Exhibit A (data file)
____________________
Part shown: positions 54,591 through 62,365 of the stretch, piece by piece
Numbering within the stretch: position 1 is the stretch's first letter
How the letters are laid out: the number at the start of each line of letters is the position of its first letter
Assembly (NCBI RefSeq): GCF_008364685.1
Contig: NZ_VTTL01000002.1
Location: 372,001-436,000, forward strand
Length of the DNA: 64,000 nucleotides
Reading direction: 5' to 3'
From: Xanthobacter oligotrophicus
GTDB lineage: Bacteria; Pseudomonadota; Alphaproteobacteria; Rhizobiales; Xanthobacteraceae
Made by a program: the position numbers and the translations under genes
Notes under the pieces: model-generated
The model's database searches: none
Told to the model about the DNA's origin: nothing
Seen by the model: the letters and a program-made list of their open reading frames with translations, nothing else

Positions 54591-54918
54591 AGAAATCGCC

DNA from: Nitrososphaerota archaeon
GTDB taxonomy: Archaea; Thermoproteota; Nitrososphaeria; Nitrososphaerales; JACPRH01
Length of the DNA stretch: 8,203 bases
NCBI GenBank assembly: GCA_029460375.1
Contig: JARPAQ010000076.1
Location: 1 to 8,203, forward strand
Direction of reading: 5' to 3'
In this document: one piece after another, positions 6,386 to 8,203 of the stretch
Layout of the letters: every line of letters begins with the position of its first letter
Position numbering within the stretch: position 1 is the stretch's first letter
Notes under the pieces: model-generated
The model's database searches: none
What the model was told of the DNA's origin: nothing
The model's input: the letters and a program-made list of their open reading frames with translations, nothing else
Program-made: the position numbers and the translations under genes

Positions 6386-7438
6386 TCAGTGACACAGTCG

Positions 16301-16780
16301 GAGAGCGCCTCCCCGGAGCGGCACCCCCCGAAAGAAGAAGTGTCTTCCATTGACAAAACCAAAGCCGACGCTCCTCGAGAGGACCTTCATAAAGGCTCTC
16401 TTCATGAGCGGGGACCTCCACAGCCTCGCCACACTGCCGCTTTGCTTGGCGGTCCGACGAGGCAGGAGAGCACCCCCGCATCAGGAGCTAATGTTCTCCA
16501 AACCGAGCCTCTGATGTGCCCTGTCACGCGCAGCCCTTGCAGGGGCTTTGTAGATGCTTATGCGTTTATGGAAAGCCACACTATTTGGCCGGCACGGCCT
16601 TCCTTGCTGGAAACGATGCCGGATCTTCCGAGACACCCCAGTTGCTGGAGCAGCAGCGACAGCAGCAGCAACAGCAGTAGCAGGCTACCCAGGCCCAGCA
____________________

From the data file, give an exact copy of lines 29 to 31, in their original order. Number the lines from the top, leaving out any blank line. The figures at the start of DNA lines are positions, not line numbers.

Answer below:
The model's database searches: none
What the model was told of the DNA's origin: nothing
The model's input: the letters and a program-made list of their open reading frames with translations, nothing else